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Other Names:
Rodent ulcer, Basal Cell Skin Cancer, BCC
Basal Cell Carcinoma

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Basal cell carcinoma is the most common form of skin cancer and affects approximately 800,000 Americans each year.

Dark-skinned individuals are far less likely than fair-skinned to develop skin cancer. However, more than two-thirds of the skin cancers in fair skinned people are squamous cell carcinomas taht usually arise at the sites of pre-existing inflammatory skin conditions or burn injuries.

Basal Cell Carcinoma (BCC) arises in the basal cells of the skin. Basal cells are the bottom layer of the epidermis. Epidermis is the outermost layer of the skin.

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The most common cause of basal cell carcinoma is long term exposure to sunlight of parts of the body like the face, ears, neck, scalp, shoulders and back. In rare cases, tumors may develop on non-exposed areas. Contact with arsenic, exposure to radiation and complications of burns, scars, vaccinations, or even tattoos are important contributing factors.

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Risk Factors

  • Anyone with a history of frequent sun exposure can develop basal cell carcinoma.
  • People who have fair skin, light hair, and blue, green, or gray eyes are at highest risk.
  • Those people who work long hours outdoors or who spend extensive leisure time in the sun.

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Leision of Basal Cell Carcinoma

Basal cell carcinoma sometimes resembles non-cancerous skin conditions such as psoriasis or eczema. Below is a list of warning signs of basal cell carcinoma. It is vital to examine your skin regularly particularly if you engage in activities or occupations that expose you to the sun for prolonged periods of time. Be sure to examine the scalp, backs of ears, neck, and other hard-to-see areas by using a full-length mirror and a hand-held mirror. If you observe any of the warning signs or some other change in your skin, consult your physician immediately.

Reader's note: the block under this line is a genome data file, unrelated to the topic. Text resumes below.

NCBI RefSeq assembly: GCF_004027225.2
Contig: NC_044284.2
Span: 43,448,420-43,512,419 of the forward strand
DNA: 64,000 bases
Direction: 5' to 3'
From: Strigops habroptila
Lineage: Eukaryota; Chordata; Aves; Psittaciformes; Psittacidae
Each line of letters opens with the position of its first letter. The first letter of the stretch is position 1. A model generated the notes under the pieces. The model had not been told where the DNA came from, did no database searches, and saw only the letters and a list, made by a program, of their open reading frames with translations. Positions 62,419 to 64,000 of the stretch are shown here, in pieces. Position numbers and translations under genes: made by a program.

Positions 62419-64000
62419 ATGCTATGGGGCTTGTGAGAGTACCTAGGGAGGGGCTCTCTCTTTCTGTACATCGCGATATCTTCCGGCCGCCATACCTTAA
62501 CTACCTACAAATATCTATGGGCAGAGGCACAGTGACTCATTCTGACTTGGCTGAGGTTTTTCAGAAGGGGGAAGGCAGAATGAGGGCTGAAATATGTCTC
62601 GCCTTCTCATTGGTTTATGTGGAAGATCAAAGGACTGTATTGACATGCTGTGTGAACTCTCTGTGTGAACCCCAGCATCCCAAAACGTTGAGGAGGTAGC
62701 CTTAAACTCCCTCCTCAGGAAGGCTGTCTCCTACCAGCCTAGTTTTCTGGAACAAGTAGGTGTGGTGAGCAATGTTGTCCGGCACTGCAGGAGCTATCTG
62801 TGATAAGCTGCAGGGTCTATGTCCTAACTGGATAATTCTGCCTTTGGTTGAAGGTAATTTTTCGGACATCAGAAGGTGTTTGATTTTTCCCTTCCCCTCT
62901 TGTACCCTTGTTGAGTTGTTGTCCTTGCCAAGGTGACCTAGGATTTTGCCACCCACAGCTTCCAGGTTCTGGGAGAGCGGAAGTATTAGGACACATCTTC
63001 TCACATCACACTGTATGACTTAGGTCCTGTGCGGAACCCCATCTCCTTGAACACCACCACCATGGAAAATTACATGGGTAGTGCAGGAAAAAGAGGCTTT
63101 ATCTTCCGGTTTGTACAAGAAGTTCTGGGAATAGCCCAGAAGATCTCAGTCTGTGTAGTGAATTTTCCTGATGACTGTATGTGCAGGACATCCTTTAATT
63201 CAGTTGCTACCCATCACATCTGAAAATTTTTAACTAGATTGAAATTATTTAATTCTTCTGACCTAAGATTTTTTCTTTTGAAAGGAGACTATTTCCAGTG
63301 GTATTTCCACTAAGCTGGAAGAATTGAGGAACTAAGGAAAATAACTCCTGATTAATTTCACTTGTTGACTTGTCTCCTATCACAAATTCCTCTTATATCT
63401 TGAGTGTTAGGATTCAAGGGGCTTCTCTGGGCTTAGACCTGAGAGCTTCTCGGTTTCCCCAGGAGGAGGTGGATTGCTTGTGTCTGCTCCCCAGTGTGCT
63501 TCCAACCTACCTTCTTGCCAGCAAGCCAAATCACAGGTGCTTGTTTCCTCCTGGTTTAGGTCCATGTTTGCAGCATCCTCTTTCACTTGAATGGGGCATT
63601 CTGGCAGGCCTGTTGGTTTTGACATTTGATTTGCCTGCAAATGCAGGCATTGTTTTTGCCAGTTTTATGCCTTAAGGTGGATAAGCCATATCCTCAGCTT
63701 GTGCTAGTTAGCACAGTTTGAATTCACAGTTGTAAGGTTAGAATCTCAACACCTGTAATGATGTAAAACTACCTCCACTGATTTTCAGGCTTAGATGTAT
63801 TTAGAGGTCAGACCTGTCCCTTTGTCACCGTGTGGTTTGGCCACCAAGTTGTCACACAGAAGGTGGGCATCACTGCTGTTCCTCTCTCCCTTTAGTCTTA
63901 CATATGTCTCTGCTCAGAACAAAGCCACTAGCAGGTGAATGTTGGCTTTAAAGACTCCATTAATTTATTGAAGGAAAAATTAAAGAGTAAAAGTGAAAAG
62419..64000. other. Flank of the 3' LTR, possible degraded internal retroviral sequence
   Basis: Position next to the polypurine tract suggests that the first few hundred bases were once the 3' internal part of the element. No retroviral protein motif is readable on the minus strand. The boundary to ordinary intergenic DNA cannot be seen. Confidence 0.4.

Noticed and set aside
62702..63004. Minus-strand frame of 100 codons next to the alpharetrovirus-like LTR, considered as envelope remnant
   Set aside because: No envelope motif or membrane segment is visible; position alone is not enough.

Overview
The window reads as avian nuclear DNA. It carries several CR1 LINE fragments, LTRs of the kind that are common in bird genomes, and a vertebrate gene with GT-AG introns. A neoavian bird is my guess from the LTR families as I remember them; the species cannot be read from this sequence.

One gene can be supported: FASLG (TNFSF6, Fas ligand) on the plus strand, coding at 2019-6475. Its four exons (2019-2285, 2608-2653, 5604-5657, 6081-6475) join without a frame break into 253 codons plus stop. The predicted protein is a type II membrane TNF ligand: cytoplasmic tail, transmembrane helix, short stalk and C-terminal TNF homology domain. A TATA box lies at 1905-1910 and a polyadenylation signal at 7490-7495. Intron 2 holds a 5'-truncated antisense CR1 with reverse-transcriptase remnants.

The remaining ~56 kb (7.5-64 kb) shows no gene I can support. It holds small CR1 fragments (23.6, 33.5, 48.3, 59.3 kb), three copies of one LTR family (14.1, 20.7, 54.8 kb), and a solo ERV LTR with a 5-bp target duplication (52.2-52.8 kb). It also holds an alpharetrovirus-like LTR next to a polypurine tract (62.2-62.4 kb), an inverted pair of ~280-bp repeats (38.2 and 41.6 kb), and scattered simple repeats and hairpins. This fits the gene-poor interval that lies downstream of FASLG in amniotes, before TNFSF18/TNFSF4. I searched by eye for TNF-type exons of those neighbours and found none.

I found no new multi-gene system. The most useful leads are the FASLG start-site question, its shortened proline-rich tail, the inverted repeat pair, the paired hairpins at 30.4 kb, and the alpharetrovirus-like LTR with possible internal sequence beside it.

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The Early/Warning Signs of Basal Cell Carcinoma

  1. A scar-like white, yellow or waxy area, which often has poorly defined borders. The skin may appear shiny and taut. Although a less frequently occurring sign, it can indicate the presence of an aggressive tumor.
  2. A reddish patch or a patch showing skin irritation. This irritated area of skin frequently occurs on the chest, shoulders, arms, or legs. The patch may crust, itch or hurt or it may persist with no noticeable discomfort.
  3. A shiny nodule, that is pearly or translucent and is often pink, red, or white. The nodule can also be tan, black or brown, especially in dark-haired people, and can be confused with a mole.
  4. An open sore that bleeds, oozes, or crusts and remains open for three or more weeks or a persistent, non-healing sore.
  5. A pink growth with a slightly elevated rolled border and a crusted indentation in the center. As the growth slowly enlarges, tiny blood vessels may develop on the surface.

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Treatment of Basal Cell Carcinoma depends on the size, depth and location of the cancer.

  • The carcinoma is removed using one of these procedures:
  • Scraping
  • Cauterization or burning.
  • Surgical removal, including microscopic shaving (Mohs' surgery)
  • Cryosurgery or freezing.
  • Radiation therapy.

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Early treatment of this cancer may result in a cure rate of more than 95%. However, the cancer may appear on new sites so diligent monitoring and regular examination by your physician is necessary.

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Basal Cell Carcinoma